If used properly, a performing songwriter’s most valuable marketing asset can be his email list. A lot of songwriters put all of their promotional efforts into the latest social media sites, like Facebook, Twitter and ReverbNation without considering the benefits of having an email newsletter.

The main advantage of an email list, is it’s a direct way of communicating with your fans, by sending them a message to their inbox Email1and1. That’s more than you can say for the social networking sites, which come off more as blasts to whoever happens to be viewing your feed at that moment.

The other main advantage of an email list over social networking sites is social media sites come and go (along with the fans attached to those pages), while email isn’t going anywhere in the foreseeable future. Think about everyone who had 10,000 fans on their MySpace pages. What good are those fans now? Had those fans been email addresses, not only would they still be valid, but they’d be able to get direct emails, as opposed to just status updates.

That’s not to say you shouldn’t have both an email list and a social media presence, because have both is ideal. But you also need to realize that having a Twitter or Facebook page isn’t necessarily a replacement for an email newsletter.

Most people have a typical morning routine. Shower, comb your hair, brush your teeth, eat a quick breakfast and, before taking off for work, check your email accounts. Checking your email doesn’t stop in the morning, though. People are constantly checking their emails throughout the day whether it’s on their laptops, tablets or phones.

Email is now an intricate part of today’s society and its power can be used to reach a large number of people with just a click of a mouse. Email marketing benefits from this greatly.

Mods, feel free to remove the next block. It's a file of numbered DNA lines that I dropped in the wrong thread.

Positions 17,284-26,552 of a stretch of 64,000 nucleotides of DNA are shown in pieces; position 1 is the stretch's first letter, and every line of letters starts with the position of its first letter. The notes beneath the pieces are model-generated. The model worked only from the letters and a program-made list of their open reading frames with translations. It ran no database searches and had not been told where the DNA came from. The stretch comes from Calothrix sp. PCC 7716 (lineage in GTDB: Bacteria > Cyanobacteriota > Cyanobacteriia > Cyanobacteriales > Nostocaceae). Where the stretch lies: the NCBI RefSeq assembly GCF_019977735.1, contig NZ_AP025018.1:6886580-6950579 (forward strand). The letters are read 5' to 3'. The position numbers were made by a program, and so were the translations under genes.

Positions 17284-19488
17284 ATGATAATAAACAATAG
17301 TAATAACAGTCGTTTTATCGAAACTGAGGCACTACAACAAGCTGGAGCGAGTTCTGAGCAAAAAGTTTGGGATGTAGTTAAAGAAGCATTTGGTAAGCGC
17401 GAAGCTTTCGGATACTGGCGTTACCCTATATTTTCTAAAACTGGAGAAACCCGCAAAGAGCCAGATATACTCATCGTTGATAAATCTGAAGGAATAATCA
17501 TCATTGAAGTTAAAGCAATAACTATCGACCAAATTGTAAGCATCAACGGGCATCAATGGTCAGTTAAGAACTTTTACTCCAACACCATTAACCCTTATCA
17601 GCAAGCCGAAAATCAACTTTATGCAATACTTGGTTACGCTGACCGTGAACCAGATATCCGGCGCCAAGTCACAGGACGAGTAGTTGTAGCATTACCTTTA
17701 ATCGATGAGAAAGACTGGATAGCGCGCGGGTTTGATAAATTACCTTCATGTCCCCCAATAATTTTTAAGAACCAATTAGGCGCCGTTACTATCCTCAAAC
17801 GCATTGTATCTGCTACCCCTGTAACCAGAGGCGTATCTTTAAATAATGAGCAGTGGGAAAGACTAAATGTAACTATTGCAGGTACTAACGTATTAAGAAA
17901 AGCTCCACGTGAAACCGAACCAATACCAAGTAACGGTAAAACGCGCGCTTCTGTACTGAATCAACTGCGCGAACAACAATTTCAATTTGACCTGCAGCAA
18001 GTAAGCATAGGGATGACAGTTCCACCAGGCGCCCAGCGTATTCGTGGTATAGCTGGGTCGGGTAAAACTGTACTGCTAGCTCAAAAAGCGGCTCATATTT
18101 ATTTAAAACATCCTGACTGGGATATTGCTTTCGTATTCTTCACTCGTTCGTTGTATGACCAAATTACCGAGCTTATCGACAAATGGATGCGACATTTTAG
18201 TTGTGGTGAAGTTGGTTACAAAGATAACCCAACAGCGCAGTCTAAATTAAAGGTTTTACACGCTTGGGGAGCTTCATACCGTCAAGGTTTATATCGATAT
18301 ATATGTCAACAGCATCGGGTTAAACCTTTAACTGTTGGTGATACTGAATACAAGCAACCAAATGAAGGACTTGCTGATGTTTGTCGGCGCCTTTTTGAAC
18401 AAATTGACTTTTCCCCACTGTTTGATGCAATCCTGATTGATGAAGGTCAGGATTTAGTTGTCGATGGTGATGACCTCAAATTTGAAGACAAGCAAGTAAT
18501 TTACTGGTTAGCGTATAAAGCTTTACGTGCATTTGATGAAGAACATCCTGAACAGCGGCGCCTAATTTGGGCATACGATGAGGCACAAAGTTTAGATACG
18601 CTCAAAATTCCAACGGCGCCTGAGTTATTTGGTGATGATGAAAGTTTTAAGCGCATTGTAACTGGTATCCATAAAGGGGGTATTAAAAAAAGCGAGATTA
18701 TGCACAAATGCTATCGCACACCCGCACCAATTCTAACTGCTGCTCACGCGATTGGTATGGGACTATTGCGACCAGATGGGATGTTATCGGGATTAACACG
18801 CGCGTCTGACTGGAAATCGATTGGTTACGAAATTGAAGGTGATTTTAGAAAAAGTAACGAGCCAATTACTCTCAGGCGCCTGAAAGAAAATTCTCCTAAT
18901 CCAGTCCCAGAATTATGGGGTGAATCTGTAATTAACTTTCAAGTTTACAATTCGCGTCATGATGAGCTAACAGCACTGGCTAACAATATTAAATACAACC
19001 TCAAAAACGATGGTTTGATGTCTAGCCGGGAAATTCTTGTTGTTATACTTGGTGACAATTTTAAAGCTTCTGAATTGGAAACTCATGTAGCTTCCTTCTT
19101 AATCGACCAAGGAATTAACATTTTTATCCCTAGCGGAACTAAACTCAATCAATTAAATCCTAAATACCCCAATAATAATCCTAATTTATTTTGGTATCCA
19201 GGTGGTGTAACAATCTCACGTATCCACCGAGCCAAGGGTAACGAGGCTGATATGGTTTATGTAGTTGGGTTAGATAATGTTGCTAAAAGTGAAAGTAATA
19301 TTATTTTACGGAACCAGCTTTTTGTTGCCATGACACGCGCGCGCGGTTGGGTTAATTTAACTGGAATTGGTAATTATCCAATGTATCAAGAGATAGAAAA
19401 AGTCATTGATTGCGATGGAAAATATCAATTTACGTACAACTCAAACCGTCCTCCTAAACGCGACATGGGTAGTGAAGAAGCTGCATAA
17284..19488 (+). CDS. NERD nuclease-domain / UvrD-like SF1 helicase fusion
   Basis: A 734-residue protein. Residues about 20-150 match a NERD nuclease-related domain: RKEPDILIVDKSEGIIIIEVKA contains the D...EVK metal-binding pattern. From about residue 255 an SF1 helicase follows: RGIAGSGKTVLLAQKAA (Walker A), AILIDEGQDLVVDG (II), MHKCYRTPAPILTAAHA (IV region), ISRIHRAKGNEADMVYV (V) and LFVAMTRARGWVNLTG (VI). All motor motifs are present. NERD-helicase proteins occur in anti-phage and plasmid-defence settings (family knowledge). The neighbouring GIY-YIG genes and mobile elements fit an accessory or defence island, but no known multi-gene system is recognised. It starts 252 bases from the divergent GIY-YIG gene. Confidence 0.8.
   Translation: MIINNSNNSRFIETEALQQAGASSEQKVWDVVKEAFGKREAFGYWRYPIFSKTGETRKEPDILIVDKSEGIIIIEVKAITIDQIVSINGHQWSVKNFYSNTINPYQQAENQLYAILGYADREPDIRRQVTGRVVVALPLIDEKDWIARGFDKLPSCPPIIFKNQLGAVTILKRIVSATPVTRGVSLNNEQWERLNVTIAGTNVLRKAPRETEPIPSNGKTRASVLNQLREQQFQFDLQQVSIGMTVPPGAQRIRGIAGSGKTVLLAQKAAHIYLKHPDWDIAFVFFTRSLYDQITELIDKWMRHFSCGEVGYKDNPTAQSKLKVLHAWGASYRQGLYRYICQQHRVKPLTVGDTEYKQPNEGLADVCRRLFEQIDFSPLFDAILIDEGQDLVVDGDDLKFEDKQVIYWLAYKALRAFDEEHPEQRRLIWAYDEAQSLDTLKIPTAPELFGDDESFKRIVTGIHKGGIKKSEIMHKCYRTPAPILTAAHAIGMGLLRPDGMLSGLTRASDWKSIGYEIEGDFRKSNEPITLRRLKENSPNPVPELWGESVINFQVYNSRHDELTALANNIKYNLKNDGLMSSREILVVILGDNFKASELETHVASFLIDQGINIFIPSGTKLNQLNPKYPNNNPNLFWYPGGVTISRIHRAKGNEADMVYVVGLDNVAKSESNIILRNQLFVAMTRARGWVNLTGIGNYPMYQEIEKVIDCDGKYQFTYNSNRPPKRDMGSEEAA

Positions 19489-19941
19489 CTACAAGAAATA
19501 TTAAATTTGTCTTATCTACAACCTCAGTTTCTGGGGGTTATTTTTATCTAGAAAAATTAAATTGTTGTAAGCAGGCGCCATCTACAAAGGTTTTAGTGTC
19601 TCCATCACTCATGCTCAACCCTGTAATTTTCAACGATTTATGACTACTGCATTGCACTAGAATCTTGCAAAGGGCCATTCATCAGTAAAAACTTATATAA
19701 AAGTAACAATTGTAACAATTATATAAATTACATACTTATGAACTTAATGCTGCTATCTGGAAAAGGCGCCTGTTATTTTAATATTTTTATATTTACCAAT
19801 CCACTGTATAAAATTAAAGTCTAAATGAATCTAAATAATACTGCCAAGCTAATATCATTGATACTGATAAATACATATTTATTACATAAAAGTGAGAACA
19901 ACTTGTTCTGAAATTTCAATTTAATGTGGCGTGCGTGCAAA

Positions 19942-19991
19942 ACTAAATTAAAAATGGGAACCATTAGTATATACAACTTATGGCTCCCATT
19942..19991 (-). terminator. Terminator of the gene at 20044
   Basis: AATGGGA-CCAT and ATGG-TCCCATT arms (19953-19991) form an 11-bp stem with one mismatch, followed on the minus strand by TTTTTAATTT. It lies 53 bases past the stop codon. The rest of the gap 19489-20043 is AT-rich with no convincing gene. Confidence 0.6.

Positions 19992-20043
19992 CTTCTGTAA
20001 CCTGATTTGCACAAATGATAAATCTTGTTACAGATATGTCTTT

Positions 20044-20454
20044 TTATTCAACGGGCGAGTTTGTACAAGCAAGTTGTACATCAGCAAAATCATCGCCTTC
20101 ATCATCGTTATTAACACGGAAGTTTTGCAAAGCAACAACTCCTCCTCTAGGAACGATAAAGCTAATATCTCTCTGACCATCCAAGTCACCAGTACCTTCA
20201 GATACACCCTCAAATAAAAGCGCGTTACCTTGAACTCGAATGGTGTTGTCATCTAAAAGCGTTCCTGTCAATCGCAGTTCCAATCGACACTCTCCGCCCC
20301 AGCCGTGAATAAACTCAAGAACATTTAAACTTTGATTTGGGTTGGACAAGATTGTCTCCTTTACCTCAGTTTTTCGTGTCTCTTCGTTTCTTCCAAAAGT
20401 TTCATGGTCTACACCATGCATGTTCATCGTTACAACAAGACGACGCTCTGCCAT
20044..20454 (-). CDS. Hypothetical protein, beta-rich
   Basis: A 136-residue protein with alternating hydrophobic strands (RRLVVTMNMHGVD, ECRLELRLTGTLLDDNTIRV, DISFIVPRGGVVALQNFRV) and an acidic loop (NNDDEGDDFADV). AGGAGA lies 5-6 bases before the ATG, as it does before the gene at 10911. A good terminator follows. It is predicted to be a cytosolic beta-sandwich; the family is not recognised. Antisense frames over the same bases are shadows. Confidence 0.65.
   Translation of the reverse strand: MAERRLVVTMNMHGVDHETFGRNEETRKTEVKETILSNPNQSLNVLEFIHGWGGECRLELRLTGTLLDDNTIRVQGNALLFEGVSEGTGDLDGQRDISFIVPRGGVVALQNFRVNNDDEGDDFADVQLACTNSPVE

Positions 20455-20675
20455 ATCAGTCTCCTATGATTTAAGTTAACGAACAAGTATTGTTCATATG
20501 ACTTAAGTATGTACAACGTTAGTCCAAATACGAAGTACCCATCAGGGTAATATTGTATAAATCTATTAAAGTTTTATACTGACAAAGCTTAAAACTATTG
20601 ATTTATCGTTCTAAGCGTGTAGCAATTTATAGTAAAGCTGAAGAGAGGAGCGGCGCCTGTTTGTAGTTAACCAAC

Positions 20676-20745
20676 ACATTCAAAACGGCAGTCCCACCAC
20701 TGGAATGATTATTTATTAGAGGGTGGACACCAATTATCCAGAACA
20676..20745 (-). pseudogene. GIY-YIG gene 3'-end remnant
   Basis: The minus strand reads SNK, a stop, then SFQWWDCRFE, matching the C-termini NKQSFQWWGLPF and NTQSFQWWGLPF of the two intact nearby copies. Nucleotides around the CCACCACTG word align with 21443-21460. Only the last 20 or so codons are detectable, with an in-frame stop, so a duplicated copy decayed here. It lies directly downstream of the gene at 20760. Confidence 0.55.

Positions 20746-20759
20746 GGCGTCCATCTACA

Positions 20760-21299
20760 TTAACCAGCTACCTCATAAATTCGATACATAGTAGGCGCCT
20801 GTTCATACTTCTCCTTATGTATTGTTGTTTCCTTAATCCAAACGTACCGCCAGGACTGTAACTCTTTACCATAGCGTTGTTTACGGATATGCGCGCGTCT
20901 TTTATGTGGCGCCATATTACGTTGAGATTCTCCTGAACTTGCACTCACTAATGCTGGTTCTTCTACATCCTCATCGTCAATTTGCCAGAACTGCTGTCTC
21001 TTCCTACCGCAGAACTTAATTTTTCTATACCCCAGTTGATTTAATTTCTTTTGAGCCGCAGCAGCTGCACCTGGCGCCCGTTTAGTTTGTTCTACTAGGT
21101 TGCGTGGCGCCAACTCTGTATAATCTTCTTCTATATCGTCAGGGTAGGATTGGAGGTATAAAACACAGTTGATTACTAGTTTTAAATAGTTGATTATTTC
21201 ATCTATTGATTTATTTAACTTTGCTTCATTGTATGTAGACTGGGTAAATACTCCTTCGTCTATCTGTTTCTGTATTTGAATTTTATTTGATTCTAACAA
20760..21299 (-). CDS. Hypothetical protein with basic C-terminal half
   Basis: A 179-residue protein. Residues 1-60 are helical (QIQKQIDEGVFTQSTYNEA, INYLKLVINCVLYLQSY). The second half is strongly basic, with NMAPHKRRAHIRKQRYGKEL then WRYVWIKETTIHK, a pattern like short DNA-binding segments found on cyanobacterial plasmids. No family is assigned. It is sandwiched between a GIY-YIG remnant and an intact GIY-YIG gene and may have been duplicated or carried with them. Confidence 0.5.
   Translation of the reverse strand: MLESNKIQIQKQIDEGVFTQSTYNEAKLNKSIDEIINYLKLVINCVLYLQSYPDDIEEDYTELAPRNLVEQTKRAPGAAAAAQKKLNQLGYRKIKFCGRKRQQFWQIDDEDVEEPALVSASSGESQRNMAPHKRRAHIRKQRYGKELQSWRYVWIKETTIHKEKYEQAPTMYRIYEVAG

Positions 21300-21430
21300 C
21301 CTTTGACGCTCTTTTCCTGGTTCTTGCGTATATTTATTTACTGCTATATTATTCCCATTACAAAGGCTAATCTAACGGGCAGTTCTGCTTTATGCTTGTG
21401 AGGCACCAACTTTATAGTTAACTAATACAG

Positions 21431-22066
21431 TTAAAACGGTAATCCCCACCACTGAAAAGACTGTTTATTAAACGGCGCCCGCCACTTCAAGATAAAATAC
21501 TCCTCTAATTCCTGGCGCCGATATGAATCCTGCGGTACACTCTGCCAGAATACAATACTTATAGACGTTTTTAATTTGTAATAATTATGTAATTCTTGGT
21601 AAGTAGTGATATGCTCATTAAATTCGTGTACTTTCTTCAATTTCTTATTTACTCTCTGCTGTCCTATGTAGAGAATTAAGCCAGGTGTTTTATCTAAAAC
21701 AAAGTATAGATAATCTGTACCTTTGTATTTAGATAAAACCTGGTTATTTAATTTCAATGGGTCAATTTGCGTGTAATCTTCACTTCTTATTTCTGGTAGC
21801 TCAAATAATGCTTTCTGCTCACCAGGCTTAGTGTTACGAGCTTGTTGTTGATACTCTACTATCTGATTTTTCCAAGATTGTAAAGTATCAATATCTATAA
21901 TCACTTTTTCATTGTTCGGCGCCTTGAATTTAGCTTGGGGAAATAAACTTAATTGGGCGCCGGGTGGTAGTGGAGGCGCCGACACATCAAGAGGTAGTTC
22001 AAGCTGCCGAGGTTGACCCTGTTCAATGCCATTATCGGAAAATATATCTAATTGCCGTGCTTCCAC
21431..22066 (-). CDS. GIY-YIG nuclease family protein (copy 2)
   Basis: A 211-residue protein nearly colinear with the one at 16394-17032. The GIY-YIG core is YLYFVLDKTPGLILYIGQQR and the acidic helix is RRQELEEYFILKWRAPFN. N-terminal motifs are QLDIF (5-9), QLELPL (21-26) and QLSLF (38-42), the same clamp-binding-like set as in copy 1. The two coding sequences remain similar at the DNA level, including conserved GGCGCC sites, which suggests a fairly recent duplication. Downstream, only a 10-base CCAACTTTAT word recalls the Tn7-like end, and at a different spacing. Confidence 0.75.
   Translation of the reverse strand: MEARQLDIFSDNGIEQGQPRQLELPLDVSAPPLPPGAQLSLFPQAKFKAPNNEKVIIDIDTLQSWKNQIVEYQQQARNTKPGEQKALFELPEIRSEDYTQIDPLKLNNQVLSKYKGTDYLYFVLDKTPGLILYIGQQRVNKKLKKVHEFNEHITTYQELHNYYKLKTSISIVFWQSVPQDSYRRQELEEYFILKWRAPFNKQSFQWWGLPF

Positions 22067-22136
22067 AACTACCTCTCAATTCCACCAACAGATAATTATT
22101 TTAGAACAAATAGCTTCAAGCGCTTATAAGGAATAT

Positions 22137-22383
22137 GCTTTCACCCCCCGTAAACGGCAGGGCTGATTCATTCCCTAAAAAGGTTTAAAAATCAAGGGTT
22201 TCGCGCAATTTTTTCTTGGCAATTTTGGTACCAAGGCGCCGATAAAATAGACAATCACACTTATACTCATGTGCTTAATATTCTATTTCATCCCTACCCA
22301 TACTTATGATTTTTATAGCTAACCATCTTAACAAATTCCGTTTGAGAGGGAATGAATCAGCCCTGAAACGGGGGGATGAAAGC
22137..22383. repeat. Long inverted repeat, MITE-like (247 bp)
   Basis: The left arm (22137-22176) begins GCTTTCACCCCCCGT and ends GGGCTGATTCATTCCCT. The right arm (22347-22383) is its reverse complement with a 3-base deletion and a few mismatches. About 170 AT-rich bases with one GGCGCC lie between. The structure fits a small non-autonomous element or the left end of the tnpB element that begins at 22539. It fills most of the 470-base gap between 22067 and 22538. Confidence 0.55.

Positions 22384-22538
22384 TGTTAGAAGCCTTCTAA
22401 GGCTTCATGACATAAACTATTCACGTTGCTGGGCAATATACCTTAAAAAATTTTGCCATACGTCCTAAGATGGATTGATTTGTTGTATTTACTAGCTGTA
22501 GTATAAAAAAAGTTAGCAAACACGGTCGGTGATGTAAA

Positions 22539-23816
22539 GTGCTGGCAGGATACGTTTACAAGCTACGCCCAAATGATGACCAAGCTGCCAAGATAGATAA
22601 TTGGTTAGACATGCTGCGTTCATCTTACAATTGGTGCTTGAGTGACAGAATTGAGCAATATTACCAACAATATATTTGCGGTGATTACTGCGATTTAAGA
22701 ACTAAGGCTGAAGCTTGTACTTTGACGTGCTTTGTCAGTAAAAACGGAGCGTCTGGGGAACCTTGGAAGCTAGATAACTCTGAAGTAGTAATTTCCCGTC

A lot has changed since the 1980’s when emails were primitive and could only be sent between the same email systems. Hotmail changed the face of email for good in 1996 when they established an email system that could be accessed from anywhere. Gmail and Yahoo would follow shortly after and suddenly emails become the standard line of communication. In the 2000’s, more and more households had computers and, according to a study by Forrester Research, over 420 billion commercial emails were sent in 2000 alone.

Also in 2000 the touchscreen Ericcson $380 was released and it was marketed as the first “smartphone.” The device was the first of its kind to incorporate an open operation system. It was essentially a mobile phone combined with a personal digital assistant. Receiving, reading and sending emails could now easily be done anywhere with just your phone. Today many people have smartphones and use them to check their emails frequently. Mobile email will account for 10 to 35% of email opens, depending on your target audience, product and email type.

Email continues to gain momentum and is an integral part of most people’s social and professional lives. But does email marketing still work today? Think of all the emails you get in a day. Sure, a good chunk of them are going to be personal from friends and loved ones, but another good chunk of them are from businesses. They are advertisements, announcements of sales, or even special giveaways for only those who subscribe to a particular online newsletter. These emails are read and can be forwarded to others for even more exposure for the business.